The world is flat!

The problem with irony is that it all too often gets tangled up and lost in the conversation, and then people start losing their senses of humor.

But the world is flat.

Unless you live on a mountain, when you walk outside, the ground is flat, and, as far as your senses reach, the flatness is fairly uniform.

Even if you live on a mountain, it is the fundamental flatness of the world that allows you to get around the mountain without everything turning into fun-house changes in the direction down.

Of course, there are those of us who have experienced the larger world. Some people actually work in the larger context on a daily basis -- pilots, both of the air and of the sea, architects, particularly those who build things on the scale of skyscrapers and sports stadiums, astronomers and astronauts, etc.

But even those of us who don't deal daily with the curvature of the earth, if we consider the larger context and the smaller, local context we live in, it becomes clear that the sense of the earth extending around us forever has limits. And if there are limits, the earth must be an object with a center. And if there is a center, down will be towards the center. Anything else makes no structural sense.

And that all means that the local flatness implies roundness in the large.

Irony abounds in nature, as well.

What does that have to do with freedom and the costs thereof?

There is no conflict between the local principle of flatness and the global principle of roundness. The two principles are expressions, in context, of a single physical principle.

The (appearance of) paradox or (impression of) irony results from not understanding, or not thinking about the larger context.

One of the greatest tools of the enemies of freedom is the principle applied out of context.

Another of the greatest tools of the enemies of freedom is the argument between people who insist on seeing only one context.

Do the flat-earthers have a leg to stand on? Some of them are sincere. Sincerity may not be an excuse for being wrong, but that's not the point.

Those who are sincerely arguing against the popular understanding on any principle are arguing for the validity of their point of view. They are defending the validity of their local context.

Think this through. Let's go back to stepping out your front door. (Or even rolling out of bed.) Unless you have some really unusual job, you do not think about the roundness of the earth when you wake up and get out of bed, nor when you step out the front door. Well, you might, but you don't have to. The roundness of the earth is mostly irrelevant to your daily context, and what relevance it has is indirect.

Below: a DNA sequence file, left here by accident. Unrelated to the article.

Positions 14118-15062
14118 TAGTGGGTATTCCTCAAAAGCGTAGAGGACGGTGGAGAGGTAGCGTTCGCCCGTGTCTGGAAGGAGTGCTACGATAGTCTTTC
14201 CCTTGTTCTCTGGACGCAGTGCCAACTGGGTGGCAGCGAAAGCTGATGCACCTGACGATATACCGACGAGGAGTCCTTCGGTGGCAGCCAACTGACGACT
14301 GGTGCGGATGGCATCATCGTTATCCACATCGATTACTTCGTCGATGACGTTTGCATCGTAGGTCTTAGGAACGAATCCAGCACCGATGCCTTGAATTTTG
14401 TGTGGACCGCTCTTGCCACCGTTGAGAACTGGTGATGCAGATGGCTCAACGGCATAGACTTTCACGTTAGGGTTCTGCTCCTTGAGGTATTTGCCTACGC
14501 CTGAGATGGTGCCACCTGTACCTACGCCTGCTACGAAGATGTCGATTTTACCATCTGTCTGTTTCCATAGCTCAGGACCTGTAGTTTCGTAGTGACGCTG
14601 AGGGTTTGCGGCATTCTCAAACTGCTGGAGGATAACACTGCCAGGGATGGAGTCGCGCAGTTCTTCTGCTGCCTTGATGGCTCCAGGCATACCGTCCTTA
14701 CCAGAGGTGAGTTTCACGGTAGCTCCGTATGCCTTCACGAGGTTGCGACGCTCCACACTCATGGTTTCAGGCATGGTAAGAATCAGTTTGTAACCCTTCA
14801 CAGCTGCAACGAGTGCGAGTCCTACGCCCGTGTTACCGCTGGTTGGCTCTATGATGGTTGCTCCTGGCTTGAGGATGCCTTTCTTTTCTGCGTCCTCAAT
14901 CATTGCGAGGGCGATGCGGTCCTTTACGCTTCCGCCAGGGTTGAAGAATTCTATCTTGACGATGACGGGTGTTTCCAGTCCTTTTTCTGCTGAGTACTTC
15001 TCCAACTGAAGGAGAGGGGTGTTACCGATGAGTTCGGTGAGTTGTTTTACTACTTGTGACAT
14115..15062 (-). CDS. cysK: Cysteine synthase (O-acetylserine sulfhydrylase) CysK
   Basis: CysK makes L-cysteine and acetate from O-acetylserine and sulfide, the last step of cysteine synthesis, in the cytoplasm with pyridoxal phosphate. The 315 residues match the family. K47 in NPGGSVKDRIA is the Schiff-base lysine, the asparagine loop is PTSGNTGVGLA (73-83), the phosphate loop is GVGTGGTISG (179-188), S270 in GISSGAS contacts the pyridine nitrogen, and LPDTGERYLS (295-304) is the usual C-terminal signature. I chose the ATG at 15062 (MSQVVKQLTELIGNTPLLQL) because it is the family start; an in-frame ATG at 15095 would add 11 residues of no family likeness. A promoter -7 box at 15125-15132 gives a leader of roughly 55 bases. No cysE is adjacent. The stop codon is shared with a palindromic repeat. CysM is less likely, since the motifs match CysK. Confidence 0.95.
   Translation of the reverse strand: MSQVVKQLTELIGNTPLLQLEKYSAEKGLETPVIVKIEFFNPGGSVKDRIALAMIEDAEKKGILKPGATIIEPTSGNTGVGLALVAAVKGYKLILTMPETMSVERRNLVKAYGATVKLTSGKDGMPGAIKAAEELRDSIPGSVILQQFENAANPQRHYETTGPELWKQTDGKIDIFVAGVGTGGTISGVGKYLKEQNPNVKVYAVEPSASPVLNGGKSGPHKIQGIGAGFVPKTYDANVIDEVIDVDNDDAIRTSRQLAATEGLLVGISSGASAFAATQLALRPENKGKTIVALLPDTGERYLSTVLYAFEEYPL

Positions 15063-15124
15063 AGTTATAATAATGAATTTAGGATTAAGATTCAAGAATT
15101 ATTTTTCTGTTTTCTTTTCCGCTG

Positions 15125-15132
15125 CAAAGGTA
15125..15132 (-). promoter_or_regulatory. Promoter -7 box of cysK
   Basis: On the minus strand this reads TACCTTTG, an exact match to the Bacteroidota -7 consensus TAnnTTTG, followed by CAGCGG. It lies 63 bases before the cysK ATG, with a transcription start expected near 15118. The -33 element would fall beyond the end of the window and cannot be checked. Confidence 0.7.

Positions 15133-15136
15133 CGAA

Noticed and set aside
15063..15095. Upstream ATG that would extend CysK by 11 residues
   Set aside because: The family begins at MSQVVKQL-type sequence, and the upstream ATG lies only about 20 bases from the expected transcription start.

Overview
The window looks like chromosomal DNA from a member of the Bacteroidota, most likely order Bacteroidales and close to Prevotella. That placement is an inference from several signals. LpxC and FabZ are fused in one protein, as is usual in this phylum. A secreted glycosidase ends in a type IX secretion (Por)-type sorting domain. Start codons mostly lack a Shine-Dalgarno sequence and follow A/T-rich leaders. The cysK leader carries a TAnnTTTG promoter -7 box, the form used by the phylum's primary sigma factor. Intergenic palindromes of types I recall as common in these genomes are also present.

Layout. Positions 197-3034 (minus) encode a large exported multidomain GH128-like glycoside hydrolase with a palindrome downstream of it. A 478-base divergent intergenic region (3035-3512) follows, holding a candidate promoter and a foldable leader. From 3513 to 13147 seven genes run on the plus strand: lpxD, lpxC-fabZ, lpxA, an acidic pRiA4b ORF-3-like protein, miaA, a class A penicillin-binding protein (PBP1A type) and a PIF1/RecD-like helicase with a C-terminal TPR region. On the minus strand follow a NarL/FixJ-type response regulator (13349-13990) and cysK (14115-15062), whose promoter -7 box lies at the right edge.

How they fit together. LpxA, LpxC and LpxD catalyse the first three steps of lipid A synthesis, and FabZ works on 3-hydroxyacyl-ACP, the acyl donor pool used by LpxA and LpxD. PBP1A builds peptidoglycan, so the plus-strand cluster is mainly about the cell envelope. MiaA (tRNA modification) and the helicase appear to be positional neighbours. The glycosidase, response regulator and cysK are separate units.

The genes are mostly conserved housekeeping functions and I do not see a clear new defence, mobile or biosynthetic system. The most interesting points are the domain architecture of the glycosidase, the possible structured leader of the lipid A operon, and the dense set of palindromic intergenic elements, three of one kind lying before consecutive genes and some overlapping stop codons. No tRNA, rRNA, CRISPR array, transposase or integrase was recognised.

You are not going to be re-orienting yourself to the changes in the direction down on a minute-to-minute basis. You have a local context, and in that context, the earth is flat. (Unless, for example, you are currently living in the space station up there.)

The natural tendency for water to swirl clockwise or counter-clockwise in a drain, and the general wind current forces which result from the rotation of the earth are indirect evidences. When you have to make an adjustment to those, it is not an adjustment of the direction down. In the case of a cyclonic storm, you may adjust by such things are going down into your storm cellar, but the direction down is not changing while you do so. Unless you live in Kansas and your name is Dorothy or Toto.

Your local context is valid, and you don't want to set the flatness of it aside just because the earth is round in the larger context.

Your local context is valid.

You may not be understanding it perfectly, and you may not be operating perfectly within it, but, if you have to adjust, you have to make the adjustments yourself.

Others can't adjust things for you, even in the rare case that they are completely right and you are completely wrong. But that's a topic for another rant.

Local, individual context is valid.

Therefore, freedom is a social axiom, even if you can't bring yourself to accept it.

And social attempts to abridge individual freedom, whether by attempting to remove choice, or by attempting to remove consequence, are not without contrary effect. (But that rant is for another time.)

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